This past summer, we hosted the Amplify North American Evangelism Conference. People from many different denominations were represented, both among the speakers and the participants. Sometimes churches do not play well with other churches from different denominations. But I believe there is value in working with people from other denominations.
We can learn from one another and grow together in our love for Christ and the world.
I’m the head of the North American Lausanne Movement. Lausanne is a global movement co-founded by Rev. Billy Graham and John Stott. I lead the North American region, so I gather people together from many denominations at the Billy Graham Center.
I am not ecumenical in the traditional sense. Such traditional ecumenism tends to find the lowest common denominatintor where people can partner together with all sectors and segments of the church for a common goal. However, I am an evangelical ecumenist, as I’ve described in an earlier article. If we have a common understanding of the gospel, there are some things we can do together, but there are also some things we cannot do together.
For example, Tim Keller is a friend and, to be honest, a role model. We can work well together on many projects. Yet, despite my appreciation for Tim, we can’t plant a church together. We have different views on baptism. We both love Jesus and love the Bible, but we have come to different conclusions about how baptism should be done.
We could plant a church together until the first baptism, and then we wouldn’t know if we needed a cup or a tub. Because that’s important to me theologically, we wouldn’t be able to start a church together.
While we can agree to disagree on issues like baptism, there are other issues that are nonnegotiable within evangelicalism. Tim and I do agree that Jesus died on the cross for our sins and in our place. We uphold that by grace and through faith we can receive him. The fundamentals of the gospel are not “agree to disagree” issues. I can’t partner with someone who has differing first-order beliefs in the same way I can partner with someone like Tim, who has differing second-order beliefs than I do but the same first-order beliefs.
Where’s the line?
First-order beliefs are the nonnegotiable beliefs. I’ve called them essential issues.
They’re issues such as the nature of the gospel, the divinity of Jesus, or the authority of Scripture.
Second-order beliefs are beliefs that would generally place you in different churches. They might be Arminianism, Calvinism, beliefs about gender roles, or baptism, to name a few.
I’ve called them convictional issues.
Third-order beliefs are things that are not a big deal, such as worship style or other preferential issues.
I’ve called them preferential issues.
People who have differing first-order issues are of a different faith. Second-order issues are different denominations. They will limit some partnerships, such as trying to plant a church, but we can still be partners of the same faith. Third-order is only a different preference, and we can most easily partner and engage in different ways.
Awkward situations may arise. There are some churches that are not sharing a common gospel with us. However, they might believe that they do.
So where’s the line? I would draw the line at the first-order issues for any partnership that speaks of us as fellow Chrisitans. I would take a look at your beliefs about the authority of Scripture and the gospel and their beliefs about those things and see if they align.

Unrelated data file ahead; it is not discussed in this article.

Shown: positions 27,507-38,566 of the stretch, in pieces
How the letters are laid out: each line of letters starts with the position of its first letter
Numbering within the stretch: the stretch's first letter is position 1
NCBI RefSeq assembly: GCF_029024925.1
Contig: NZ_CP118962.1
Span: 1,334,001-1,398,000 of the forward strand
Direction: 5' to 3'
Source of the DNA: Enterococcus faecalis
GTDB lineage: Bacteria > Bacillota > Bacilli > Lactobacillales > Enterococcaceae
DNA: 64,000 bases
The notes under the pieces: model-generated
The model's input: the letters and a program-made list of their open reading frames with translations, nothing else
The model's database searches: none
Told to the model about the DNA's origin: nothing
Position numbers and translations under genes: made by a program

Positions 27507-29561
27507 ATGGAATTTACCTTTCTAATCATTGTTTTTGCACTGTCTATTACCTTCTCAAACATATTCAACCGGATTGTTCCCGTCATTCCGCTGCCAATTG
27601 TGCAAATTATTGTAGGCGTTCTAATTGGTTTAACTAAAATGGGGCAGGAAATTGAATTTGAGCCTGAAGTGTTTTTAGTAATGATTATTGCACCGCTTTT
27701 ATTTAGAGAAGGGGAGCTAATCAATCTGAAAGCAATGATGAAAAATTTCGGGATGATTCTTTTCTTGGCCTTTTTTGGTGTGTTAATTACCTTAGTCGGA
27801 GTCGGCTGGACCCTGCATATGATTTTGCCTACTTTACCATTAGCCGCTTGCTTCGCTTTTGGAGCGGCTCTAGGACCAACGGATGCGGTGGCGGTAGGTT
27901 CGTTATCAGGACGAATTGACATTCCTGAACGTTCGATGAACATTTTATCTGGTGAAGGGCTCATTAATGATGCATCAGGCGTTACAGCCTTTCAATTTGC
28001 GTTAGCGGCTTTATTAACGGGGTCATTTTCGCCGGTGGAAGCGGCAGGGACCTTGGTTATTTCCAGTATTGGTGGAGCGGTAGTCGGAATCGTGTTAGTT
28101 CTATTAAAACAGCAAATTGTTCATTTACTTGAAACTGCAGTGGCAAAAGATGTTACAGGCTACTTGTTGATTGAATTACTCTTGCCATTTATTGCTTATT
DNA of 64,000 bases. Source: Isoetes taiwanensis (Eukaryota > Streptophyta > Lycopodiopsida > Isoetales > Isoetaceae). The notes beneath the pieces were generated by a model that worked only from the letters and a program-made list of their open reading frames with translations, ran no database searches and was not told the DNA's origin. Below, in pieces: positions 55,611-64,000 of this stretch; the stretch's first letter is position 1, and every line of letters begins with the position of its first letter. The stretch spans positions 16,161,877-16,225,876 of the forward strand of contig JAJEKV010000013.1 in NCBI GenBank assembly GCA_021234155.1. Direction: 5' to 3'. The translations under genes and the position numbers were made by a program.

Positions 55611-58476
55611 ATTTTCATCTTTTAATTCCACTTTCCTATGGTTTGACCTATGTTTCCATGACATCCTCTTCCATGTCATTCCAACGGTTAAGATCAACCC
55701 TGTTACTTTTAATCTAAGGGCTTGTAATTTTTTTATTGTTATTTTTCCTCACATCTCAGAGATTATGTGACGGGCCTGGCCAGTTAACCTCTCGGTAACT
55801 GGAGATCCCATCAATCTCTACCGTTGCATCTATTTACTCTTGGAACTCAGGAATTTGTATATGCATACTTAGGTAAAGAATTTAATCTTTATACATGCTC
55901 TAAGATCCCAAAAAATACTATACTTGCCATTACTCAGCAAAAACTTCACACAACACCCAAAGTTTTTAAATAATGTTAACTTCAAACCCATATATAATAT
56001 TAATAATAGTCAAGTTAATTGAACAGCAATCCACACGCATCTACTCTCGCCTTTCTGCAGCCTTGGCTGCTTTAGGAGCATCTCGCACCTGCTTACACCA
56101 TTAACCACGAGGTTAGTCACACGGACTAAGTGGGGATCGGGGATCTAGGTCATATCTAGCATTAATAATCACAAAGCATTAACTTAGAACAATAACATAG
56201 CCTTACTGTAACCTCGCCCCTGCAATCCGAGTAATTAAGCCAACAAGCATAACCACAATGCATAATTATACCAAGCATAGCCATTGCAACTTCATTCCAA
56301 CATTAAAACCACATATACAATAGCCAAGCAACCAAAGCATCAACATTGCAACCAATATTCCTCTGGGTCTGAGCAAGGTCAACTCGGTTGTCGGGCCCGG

For people and churches that do hold the same first-order beliefs that you do, there are layers of cooperation or partnership. Pray with people who you believe agree on the gospel and the authority of the Bible. Train with people who hold those beliefs. Hold conferences and brainstorm about ways you can come together to meet needs in your community.
At the same time, recognize there will be things you cannot do. Don’t try to plant a church together with someone who is a different denomination as you. That’s a layer you can only partner at if you first-order and your second-order beliefs are the same.
Partnering with those of different faiths
Now, there are ways to partner with people who hold different first-order beliefs than us as well. It’s just at different layers than people who are do share those same beliefs. I might disagree with Catholics about salvation by grace though faith alone, but we can partner together in speaking up for life.
Similarly, there are ways I can work with progressive feminist atheists to fight against pornography. We can be co-belligerent with people. This June, we shared an article here on The Exchange that highlighted a short film made by a group of Christians and Muslims working together “to promote peace and security.” There are many ways to partner with the world around us and make an impact for good in various issues in our communities. These partnerships can build relationships that become avenues for effective evangelism.
Whoever we are partnering with, there are cautions and benefits. We must be careful to make sure our ministry does not contradict any of our core beliefs. We must intentionally walk in love, as differing opinions might create tensions. We may benefit from ideas that arise from a different perspective than our own. We may push and encourage one another in new ways, causing both groups to grow.
But, the framework of essential, convictional, and preferential have helped me decide where and how to partner with others.
Ed Stetzer holds the Billy Graham Distinguished Chair of Church, Mission, and Evangelism at Wheaton College, serves as Dean of the School of Mission, Ministry, and Leadership at Wheaton College, is executive director of the Billy Graham Center, and publishes church leadership resources through Mission Group.